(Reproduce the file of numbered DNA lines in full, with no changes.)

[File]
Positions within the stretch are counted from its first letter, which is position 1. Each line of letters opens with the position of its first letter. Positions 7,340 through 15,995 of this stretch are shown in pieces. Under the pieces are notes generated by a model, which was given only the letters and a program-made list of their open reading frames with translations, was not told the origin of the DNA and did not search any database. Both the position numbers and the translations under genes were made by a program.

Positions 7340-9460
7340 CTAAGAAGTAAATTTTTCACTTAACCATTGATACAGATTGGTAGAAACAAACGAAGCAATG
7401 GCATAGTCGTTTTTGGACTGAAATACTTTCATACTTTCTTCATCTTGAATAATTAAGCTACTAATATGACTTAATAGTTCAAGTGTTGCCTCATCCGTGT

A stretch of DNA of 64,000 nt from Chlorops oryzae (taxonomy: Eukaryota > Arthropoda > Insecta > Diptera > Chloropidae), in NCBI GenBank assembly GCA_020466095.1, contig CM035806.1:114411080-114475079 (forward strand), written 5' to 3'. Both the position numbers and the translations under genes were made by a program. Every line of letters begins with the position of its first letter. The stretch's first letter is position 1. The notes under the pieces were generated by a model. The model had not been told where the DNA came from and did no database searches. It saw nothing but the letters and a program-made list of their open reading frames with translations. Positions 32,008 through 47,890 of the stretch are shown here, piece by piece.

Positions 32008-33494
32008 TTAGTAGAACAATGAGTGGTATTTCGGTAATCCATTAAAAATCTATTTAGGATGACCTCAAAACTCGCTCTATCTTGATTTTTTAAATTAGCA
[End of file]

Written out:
Positions within the stretch are counted from its first letter, which is position 1. Each line of letters opens with the position of its first letter. Positions 7,340 through 15,995 of this stretch are shown in pieces. Under the pieces are notes generated by a model, which was given only the letters and a program-made list of their open reading frames with translations, was not told the origin of the DNA and did not search any database. Both the position numbers and the translations under genes were made by a program.

Positions 7340-9460
7340 CTAAGAAGTAAATTTTTCACTTAACCATTGATACAGATTGGTAGAAACAAACGAAGCAATG
7401 GCATAGTCGTTTTTGGACTGAAATACTTTCATACTTTCTTCATCTTGAATAATTAAGCTACTAATATGACTTAATAGTTCAAGTGTTGCCTCATCCGTGT

A stretch of DNA of 64,000 nt from Chlorops oryzae (taxonomy: Eukaryota > Arthropoda > Insecta > Diptera > Chloropidae), in NCBI GenBank assembly GCA_020466095.1, contig CM035806.1:114411080-114475079 (forward strand), written 5' to 3'. Both the position numbers and the translations under genes were made by a program. Every line of letters begins with the position of its first letter. The stretch's first letter is position 1. The notes under the pieces were generated by a model. The model had not been told where the DNA came from and did no database searches. It saw nothing but the letters and a program-made list of their open reading frames with translations. Positions 32,008 through 47,890 of the stretch are shown here, piece by piece.

Positions 32008-33494
32008 TTAGTAGAACAATGAGTGGTATTTCGGTAATCCATTAAAAATCTATTTAGGATGACCTCAAAACTCGCTCTATCTTGATTTTTTAAATTAGCA